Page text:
As for the snow?  One still can tell it's snow, right?  

Later on, some flash effects with this camera and the SB-600. 

Saturday, February 7, 2009

Still, the need to get WB figured out

Still, grappling with the
WB setting in the camera.

Oodles of shots later, I think I have an idea about what to do: set the thing manually.

Examples?  Here's the same boring view from my kitchen window... in 2500°K.  Pretty cool...

Now, the Auto WB version (which is probably down below, in the previous entry).  Colors are fairly realistic, if we consider that the light is reflected by the snow, and the sun is pretty dull.

However, here's the practical use of this experiment.  Since the WB at 2500°K is so cool... this is the way it works when used indoors, under incandescent lighting.  To me, both in the camera monitor and later in the computer, the color rendition is highly satisfactory.  Gone are the whims of Auto WB!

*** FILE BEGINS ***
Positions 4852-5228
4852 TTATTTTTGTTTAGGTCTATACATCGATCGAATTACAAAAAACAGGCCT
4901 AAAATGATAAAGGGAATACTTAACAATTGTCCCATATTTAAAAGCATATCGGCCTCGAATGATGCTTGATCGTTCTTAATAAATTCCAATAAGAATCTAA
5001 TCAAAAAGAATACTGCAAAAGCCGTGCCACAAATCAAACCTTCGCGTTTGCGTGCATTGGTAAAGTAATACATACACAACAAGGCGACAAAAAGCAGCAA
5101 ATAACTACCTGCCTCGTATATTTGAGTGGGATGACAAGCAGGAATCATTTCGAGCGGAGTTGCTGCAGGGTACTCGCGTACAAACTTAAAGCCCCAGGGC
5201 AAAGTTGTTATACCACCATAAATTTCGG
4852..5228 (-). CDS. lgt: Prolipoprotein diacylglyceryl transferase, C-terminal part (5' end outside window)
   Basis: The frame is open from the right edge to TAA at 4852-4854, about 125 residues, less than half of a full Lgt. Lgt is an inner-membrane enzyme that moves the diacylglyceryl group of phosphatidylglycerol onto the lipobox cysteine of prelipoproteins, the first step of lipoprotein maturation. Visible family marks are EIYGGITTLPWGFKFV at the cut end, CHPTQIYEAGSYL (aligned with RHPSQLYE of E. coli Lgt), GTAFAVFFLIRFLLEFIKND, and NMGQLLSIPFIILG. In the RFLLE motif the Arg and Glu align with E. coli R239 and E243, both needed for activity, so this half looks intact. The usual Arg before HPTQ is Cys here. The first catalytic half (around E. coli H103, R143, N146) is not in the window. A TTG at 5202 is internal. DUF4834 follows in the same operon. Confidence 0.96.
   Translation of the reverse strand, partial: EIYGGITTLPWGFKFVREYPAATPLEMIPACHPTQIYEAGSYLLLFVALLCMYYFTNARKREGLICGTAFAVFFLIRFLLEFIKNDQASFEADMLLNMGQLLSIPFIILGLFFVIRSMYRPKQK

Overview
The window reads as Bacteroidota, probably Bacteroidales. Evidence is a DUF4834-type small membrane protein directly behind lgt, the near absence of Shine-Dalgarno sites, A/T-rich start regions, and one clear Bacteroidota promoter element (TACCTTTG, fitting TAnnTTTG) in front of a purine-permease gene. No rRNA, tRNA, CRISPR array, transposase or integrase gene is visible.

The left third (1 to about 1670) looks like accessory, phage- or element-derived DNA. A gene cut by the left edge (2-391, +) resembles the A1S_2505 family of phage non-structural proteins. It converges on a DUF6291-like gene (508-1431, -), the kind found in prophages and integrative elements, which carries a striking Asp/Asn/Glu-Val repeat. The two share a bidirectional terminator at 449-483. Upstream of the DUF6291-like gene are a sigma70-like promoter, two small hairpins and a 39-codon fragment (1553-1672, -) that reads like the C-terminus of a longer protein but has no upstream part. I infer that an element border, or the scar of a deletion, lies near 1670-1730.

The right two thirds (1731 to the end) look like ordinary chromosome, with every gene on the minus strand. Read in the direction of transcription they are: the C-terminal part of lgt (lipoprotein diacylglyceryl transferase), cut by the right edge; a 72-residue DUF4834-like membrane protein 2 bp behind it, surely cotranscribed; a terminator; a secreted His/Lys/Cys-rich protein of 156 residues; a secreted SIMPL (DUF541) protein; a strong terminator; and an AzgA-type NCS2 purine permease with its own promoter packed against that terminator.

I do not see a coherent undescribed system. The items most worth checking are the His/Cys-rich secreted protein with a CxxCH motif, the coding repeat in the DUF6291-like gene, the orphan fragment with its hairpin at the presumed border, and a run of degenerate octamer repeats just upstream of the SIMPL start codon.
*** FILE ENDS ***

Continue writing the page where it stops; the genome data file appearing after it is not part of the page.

BTW, here's the same room... using Auto WB.  A bit compensated, but the yellow cast is still there. 

I think I just stumbled into the secret of incandescent light shooting happiness...  

The next challenge: flash use. 

Before closing, I must thank those who take the time to post comments here.  In one case, I learned the solution to working with NEF (RAW) files without Nikon Capture, and it is simple: I can open the RAW file via the .dng plugin in Photoshop Elements, then save it as an 8-bit file, not a 16-bit.  Once an 8-bit, it's easier to work in PSE to save it as jpeg, and then compress it enough for web posting uses.  

And, when it comes to compressing... I must thank Oscar Reyna for his suggestion (see comments below).  I will see how to implement them and improve the quality of these jpegs.  It's the least I can do now that I have a camera, a good computer and the software to match them.  

If I only had the brains...  But that's just beyond warranty.  

Next time: accessory flash!